You wouldn’t know that if you swallowed The New York Times publicity for Sherry Turkle’s latest book, Reclaiming Conversation, which apparently argues that smartphones are alienating everyone from everyone else. A front cover essay in the September 26 NYT Sunday Review by Professor Turkle combined with a forthcoming rave review of the new book by novelist Jonathan Franzen–huh, a novelist? when there are many expert researchers who could have reviewed?—and a 2012 preview by Turkle as well as a 2013 one—leave quite an impression that smartphones have silenced Americans.

Deja vu all over again (requiescat in pace, Yogi Berra).

In 2011, Times reviewer Michiko Kakatuni gave Turkle’s previous book, Alone Together: Why We Expect More From Technology and Less From Each Other, a strong thumbs-up and science journalist Jonah Lehrer (later discredited) wrote the Sunday book review, albeit with some criticisms. One should also note that Professor Turkle has long been the go-to source on the social consequences of digital communications for the Times.

All this coverage despite researchers’ skepticism, based on systematic evidence, about the claim that digital technology is alienating Americans. (My earlier comments are here and here.) Indeed, the Times itself published a piece last year in the Magazine entitled, “Technology Is Not Driving Us Apart After All,” reviewing some of the science. I guess someone at the paper did not get the memo.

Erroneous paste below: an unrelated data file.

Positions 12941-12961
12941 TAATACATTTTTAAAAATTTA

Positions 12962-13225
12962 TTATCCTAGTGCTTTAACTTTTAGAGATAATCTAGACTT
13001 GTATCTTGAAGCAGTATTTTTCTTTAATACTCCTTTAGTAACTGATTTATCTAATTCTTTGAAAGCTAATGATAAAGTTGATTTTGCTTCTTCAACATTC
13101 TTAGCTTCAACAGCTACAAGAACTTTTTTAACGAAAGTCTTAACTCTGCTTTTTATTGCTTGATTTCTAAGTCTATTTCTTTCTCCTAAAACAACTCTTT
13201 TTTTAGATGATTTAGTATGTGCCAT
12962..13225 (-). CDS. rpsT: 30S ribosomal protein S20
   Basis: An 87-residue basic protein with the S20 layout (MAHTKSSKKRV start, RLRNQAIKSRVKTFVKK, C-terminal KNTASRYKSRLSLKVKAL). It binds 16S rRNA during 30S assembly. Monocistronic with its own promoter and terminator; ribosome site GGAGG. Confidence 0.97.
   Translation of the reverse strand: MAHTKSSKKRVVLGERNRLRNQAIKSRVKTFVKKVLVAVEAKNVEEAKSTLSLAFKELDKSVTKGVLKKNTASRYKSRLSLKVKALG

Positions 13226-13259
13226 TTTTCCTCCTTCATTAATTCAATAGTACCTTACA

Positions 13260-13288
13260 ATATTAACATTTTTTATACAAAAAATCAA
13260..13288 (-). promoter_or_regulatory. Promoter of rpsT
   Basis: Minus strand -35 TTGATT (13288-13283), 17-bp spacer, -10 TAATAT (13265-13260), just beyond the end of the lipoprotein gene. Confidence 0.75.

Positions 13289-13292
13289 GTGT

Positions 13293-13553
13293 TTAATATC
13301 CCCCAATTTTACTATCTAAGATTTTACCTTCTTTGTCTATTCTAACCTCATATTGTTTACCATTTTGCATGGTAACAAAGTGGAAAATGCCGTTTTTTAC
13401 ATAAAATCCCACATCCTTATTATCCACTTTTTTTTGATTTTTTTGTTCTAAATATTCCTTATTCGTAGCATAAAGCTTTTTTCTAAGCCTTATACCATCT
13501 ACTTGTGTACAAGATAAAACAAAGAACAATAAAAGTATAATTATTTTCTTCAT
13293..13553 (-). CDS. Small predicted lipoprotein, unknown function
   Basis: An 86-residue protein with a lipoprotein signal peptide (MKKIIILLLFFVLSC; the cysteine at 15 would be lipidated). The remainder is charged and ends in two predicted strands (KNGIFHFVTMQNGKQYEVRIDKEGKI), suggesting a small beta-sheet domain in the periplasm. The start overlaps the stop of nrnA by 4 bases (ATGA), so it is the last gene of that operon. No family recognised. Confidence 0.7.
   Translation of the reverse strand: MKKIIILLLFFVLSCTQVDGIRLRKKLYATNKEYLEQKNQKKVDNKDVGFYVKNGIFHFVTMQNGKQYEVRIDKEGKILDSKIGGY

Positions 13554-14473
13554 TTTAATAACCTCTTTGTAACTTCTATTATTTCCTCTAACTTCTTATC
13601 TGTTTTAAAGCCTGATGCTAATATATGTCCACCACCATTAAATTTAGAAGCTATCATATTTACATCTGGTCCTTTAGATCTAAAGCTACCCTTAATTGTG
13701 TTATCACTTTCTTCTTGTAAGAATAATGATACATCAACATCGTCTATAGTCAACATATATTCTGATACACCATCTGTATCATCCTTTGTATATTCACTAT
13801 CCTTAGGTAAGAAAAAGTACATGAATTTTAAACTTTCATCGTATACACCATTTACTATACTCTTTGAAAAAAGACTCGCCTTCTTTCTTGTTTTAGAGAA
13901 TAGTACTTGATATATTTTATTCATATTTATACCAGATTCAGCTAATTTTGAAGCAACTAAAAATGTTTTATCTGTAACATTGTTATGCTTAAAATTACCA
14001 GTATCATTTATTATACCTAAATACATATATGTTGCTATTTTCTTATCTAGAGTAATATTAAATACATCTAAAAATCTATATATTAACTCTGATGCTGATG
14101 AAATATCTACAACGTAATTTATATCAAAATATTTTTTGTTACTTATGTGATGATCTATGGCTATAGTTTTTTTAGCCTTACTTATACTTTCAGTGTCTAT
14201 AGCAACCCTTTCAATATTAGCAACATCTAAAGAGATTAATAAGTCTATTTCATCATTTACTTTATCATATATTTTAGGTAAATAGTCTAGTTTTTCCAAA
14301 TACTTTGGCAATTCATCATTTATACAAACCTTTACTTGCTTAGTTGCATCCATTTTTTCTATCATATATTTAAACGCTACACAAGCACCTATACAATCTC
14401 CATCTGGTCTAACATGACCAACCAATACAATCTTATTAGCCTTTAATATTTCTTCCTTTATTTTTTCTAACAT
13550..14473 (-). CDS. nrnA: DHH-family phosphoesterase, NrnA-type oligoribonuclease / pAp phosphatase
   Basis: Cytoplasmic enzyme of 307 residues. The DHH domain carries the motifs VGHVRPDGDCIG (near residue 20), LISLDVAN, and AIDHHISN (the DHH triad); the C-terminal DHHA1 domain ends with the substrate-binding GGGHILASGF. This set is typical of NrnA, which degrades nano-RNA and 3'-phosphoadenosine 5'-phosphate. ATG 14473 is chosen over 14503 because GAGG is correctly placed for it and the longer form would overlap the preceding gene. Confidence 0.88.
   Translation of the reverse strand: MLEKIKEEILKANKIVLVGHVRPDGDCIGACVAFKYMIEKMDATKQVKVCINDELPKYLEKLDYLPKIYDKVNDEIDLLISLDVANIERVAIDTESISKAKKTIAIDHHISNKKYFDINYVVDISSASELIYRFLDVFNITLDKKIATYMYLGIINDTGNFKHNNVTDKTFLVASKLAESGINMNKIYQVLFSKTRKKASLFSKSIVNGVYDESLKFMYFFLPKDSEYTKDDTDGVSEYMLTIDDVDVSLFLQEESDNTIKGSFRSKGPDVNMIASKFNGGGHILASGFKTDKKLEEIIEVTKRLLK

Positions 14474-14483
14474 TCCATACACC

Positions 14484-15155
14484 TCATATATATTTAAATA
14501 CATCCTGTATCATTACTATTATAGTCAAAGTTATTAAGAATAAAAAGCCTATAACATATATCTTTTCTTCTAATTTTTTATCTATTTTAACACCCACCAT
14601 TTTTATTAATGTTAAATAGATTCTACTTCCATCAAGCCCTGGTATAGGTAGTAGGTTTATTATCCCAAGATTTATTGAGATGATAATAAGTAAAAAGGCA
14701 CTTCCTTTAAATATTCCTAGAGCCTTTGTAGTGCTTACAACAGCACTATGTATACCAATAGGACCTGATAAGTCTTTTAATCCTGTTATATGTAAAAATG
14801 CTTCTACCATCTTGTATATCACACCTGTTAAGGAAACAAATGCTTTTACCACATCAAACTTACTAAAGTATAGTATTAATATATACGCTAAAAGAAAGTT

So, what am I complaining about now?

(Disclosure: I have not read Professor Turkle’s new book, only her Sunday Review essay.)

The thesis she posits: People are not having human conversations with one another anymore because they are escaping into their virtual communications. Now, almost everybody—including me—is grumpy about people eyeing their smartphones rather than the person in front of them. And there may well be something to this assertion. But we want some systematic, reliable evidence that Americans converse less in person than before, attend to one another less, and suffer more as a consequence. It is hard to find such evidence.

Much of the “data” in Turkle’s essay (and I presume the new book) is anecdotal. As in Alone Together, the documentation is mainly people here and there, especially unhappy people, with whom she talks. These reports may all be totally truthful and still the thesis be wrong. Fifty years ago, Turkle might have well have heard similar grousing about people eating together silently, or burying their noses in the newspaper, or, heaven knows, turning away to watch the always-on TV set.

Systematic, reliable evidence that Americans converse less in person than before is hard to find.

In addition, Turkle cherry picks studies. For example, early in her essay, she cites a Pew survey this way: “In a 2015 study by the Pew Research Center, 89 percent of cellphone owners said they had used their phones during the last social gathering they attended. But they weren’t happy about it; 82 percent of adults felt that the way they used their phones in social settings hurt the conversation.” Here is how the Pew researchers summarized their 2014 findings (published 2015) about phones and social gatherings:

When asked about some specific ways they might have used their cellphone during their most recent social gathering . . . . a share [of respondents] are trying to avoid or disengage from the people they are physically present with: 16% used their phone because they are no longer interested in what the group was doing; 15% wanted to connect with other people who are strangers to the group; and 10% used their phone to avoid participating in what the group was discussing.